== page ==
Bill Ingraham/AP/File
Dennis K. Bordley (right), one of the first two Black children at Caesar Rodney Elementary School, a previously segregated all-white school in Delaware, strides along on the way to first grade Sept. 9, 1959. Nearly a century earlier, Black and white residents in Covert, Michigan, chose to integrate their schools, despite laws forbidding it.

A timely lesson from a tiny town long ago

Covert, Michigan, wasn't founded as a utopia. Yet from the 1860s onward, Black and white residents farmed, voted, and educated their kids together.

Recently, a friend gave me the book “A Stronger Kinship” by historian Anna-Lisa Cox. It tells of Covert, Michigan, a small town 30 miles from my friend’s childhood home. 

His nearly all-white high school had played them in sports, yet only now was he learning that more than a century ago, Black and white residents of Covert had “lived as equal citizens,” as the book puts it. 

As far back as the 1860s, they treated each other as neighbors regardless of race, farming side by side. Black men not only voted with white men but also ran for office and won. And women helped one another in their domestic spheres. 

The integration of Covert’s schools is a good example of the town’s determined neighborliness. It was illegal to educate Black and white children together in Michigan in 1866. So when Black settlers bought land with a schoolhouse on it, a showdown might have been expected. Instead, the community, which prized education, decided to do what was right and educate all children. Of necessity, that meant educating them together – in rough-hewn, one-room schoolhouses, where children sat side by side, sharing books and “leaning over each other’s slates to work on sums,” the author explains.  

To protect the Black children, Covert’s school board listed all students’ names in its mandatory reports to the state but omitted their race, Black or white. “Covert’s school board had a secret, and they were keeping it safe in the most honest way they knew – by keeping it quiet,” Dr. Cox writes.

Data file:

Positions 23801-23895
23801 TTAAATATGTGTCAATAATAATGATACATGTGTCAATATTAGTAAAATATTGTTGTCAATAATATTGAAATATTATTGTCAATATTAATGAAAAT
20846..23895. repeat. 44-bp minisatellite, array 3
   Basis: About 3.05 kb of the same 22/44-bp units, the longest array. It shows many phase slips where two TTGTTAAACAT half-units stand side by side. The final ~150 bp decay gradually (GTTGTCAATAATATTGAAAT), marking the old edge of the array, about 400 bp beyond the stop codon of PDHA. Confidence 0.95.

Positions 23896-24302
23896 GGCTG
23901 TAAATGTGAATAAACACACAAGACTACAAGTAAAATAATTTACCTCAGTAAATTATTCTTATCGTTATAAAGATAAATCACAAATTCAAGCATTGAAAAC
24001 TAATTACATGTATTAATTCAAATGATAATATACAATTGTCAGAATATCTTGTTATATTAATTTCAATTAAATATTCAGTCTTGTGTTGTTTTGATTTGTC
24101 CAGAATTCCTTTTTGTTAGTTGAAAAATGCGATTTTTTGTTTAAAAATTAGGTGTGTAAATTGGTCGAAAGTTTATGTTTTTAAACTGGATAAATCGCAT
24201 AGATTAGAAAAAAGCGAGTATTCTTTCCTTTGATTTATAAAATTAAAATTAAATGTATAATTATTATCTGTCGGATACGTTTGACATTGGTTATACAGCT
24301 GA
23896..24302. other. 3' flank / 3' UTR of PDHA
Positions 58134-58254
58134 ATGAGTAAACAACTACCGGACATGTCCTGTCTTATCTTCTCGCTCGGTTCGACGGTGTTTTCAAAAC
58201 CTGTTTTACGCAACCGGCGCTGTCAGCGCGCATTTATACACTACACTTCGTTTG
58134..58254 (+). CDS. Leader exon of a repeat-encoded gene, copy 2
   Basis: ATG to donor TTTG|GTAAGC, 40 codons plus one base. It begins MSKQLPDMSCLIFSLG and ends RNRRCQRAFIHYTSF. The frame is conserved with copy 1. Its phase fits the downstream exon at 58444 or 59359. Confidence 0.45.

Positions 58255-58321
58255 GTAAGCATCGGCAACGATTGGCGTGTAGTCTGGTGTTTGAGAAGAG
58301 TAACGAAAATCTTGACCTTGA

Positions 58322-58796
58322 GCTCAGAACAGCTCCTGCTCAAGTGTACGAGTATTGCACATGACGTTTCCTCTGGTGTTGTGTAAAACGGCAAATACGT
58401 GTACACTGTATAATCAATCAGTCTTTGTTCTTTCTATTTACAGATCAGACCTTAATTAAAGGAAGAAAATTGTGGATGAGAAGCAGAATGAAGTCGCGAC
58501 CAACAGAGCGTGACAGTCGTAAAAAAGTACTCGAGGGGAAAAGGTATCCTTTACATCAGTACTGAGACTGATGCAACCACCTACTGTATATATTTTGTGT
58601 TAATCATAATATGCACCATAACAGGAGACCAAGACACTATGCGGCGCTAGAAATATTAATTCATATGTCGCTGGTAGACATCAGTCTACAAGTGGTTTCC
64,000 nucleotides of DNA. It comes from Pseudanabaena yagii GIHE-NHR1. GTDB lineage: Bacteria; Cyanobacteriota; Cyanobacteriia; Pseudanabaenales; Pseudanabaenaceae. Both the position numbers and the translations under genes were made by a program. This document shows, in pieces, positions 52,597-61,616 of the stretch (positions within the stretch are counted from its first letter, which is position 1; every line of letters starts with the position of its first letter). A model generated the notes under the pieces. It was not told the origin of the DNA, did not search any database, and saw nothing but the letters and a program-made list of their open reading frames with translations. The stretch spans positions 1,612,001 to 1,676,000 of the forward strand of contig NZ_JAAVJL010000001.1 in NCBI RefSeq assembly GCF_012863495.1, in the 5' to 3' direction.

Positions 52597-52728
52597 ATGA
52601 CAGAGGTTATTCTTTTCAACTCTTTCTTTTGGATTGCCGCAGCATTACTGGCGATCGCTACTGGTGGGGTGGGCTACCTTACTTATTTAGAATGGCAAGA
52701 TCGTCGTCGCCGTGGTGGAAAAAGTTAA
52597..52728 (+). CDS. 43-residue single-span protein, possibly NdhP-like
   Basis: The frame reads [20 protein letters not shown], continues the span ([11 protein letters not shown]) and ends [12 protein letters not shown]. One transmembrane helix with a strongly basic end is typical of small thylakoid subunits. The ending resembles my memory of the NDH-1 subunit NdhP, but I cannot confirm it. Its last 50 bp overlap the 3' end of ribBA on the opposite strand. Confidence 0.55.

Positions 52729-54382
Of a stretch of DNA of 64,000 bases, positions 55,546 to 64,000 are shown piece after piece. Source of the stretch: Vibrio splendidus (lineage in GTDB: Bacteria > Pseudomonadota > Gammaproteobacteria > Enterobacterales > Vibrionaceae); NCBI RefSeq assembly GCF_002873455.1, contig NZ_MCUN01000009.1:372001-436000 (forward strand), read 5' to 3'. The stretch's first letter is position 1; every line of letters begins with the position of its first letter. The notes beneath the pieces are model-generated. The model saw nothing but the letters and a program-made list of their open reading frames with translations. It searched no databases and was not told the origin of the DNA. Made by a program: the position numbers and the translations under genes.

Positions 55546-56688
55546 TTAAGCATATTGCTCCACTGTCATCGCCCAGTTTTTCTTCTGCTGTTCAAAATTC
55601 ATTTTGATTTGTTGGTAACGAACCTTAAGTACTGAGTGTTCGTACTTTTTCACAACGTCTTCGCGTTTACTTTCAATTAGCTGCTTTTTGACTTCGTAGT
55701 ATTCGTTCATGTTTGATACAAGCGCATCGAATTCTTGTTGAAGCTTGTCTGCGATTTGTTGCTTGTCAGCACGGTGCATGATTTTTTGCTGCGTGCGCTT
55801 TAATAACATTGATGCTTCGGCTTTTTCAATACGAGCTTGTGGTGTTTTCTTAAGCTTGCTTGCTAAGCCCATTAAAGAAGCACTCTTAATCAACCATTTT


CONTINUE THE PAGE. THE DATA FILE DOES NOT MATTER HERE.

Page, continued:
But it wasn’t all about work for either children or adults. Black and white residents worshipped and socialized together, assisted with births and grieved deaths, participated in barn-raisings and attended festivals. Covert was even a safe place to love, with a handful of people marrying across the color line.

The town wasn’t founded by abolitionists or intended as a utopia. It wasn’t perfect either, yet it rejected both slavery’s grip on the North and the nation’s post-bellum oppression: Jim Crow laws, lynchings, court-sanctioned segregation. 

Against all odds, it remained “a community of radical equality” where, on a daily basis, people followed the Golden Rule. As Dr. Cox suggests, the correct question may not be “Why did Covert happen?” but “Why not?” 

“Our puzzlement over Covert reveals a hidden assumption that racism is the norm, that unfairness and injustice are the natural patterns that the nation falls into if given half a chance,” she writes.

That’s understandable “given the horrific and sorrow-filled history of race relations in this country,” she continues, “but Covert reminds us that that terrible history ... was a choice, not a given.”

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